Thankfully, Vulkan the new API will hopefully help to close the performance gap, but it won't be a silver bullet. Vulkan seems to be developed far more in the open than OpenGL ever was and there's actual excitement for it from developers. It was also designed with multithreading in mind [see this video]. We do still have the two other previously mentioned issues though.

So, before people go complaining there's a 20% (or whatever) difference in a Linux game, they need to ask themselves: do they want more Linux ports to happen, or do they want only 2 or 3 a year? Those 2 or 3 somehow hit 100% parity with Windows, but then they aren't financially rewarding for the developer and for Linux to continue to remain in Linux gaming obscurity until the end of time?

I don't particularly like it when ports don't perform amazingly well, but the point here is the experience you have. Is your experience with a Linux port good? If the answer is yes, does the difference between Windows and Linux really matter? Not really. Would you even know there was a difference unless you stared at that FPS counter or directly compared it to the Windows version? If the answer is a no, then again, does it really matter if there is a difference? Not really. Article taken from
Tags: Editorial
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About the author -
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I am the owner of GamingOnLinux. After discovering Linux back in the days of Mandrake in 2003, I constantly came back to check on the progress of Linux until Ubuntu appeared on the scene and it helped me to really love it. You can reach me easily by emailing GamingOnLinux directly.
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7IJ7o 1 Nov, 2016
Quoting: liamdawe
Quoting: tuubi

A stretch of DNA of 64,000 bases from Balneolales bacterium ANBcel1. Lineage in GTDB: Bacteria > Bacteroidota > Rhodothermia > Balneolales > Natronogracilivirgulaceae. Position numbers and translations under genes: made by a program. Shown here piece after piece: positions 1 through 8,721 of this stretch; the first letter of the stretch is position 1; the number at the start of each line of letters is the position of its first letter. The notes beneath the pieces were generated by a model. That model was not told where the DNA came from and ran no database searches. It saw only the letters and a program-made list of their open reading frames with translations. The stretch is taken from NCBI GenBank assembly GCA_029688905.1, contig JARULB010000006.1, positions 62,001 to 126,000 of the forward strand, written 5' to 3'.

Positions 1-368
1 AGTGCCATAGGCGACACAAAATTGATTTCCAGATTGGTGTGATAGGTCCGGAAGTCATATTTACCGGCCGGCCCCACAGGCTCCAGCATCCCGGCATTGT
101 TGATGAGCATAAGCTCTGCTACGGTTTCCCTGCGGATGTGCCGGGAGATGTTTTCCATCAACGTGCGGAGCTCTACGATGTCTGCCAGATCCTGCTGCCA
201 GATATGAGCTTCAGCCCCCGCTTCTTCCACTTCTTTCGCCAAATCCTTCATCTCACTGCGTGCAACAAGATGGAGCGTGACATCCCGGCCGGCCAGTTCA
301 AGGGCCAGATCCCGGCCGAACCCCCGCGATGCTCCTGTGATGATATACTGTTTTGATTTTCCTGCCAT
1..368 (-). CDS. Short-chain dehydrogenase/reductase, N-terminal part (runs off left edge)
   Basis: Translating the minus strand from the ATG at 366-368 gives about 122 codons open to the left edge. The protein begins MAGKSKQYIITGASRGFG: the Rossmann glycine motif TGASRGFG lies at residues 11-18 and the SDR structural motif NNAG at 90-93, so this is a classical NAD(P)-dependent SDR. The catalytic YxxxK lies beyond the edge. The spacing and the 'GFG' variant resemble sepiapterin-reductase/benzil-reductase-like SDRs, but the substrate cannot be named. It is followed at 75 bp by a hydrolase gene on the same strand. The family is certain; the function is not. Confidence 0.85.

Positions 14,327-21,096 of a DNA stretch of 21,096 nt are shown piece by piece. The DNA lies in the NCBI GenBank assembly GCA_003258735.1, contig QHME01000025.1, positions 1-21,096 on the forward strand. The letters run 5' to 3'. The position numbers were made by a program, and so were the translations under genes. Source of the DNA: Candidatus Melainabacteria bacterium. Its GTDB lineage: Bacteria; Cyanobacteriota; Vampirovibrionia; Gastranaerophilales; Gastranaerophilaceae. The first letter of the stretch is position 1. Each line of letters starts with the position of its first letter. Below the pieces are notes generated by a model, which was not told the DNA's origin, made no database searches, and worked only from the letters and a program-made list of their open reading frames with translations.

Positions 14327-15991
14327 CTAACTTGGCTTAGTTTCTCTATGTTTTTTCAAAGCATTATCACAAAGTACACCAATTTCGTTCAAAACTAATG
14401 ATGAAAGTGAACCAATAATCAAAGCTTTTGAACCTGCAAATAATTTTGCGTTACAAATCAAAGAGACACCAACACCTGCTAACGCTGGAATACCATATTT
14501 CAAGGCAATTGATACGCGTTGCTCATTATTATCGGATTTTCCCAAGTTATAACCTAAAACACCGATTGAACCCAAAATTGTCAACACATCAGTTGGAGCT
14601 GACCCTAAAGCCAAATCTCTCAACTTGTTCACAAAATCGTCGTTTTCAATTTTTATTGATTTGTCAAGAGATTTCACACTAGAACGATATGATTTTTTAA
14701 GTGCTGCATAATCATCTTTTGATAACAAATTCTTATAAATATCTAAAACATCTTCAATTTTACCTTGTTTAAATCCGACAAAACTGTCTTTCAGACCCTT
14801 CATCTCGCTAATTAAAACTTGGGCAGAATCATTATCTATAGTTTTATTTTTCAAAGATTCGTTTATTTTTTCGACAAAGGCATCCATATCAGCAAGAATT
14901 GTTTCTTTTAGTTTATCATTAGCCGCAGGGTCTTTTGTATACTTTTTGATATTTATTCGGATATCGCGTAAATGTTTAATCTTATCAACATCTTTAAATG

Quoting: devlandOpenGL has feature parity with DirectX, and that includes multithreading.
In fact OpenGL 4.5 seems to have features DX11 does not. Your comment about multithreading is also basically true, but the implementation is different enough that an engine designed with D3D in mind won't be able to take advantage without some serious refactoring. It also requires equally serious OpenGL expertise, and that's pretty rare in the industry.
Curious, why has one of the major features of Vulkan been touted as multithreading, if OpenGL already had it? As far as I knew, OpenGL didn't really do it, which is why Vulkan can spread things across your cores nicely.

We've seen plenty of videos showing this, where OpenGL is locked down to one core.

Multithreading is possible with OpenGL, but it is hard to code correctly and to prevent overheating. Maybe that is the reason why one of the major features of Vulkan is multithreading (more simple to use and more efficient than with OpenGL?). But I am not an expert in this, I just have read some stuff about multithreading with OpenGL.

Last edited by 7IJ7o on 1 November 2016 at 2:18 pm UTC
7IJ7o 1 Nov, 2016
Quoting: seguleh...Some of my coworkers have Macs at home, and they complains they have too weak Macs for gaming, but they don't want to buy Windows PC (they just hate Windows :)). ...
In fact the so called "Macs" you can buy nowerdays are "Windows" Pc (x86/Amd64 Pc) with an Apple OS, the true Mac already died a long time ago (own CPU, etc.).

Last edited by 7IJ7o on 1 November 2016 at 2:30 pm UTC
7IJ7o 1 Nov, 2016
Off topic, but this I need to write: thank you for your work @liamdawe and @ everybody else, please keep in mind to like articles on gamingonlinux, too (not only the comments). Some people could feel a little bit sad if their articles are "unliked".
I have felt myself a little bit sad to see only a few likes on my posts on a social media platform (I mean not gamingonlinux) but got more than 2000 followers (yeah it is hard to click on like and help to support me to reach more people ... and not to earn any money only to ... whatever, you do not need to know :D)

Like articles of liamdawe and the others, if you like the articles to show some kind of support, please. (I just seen I have forgotten myself to do this here, to click on the little heart)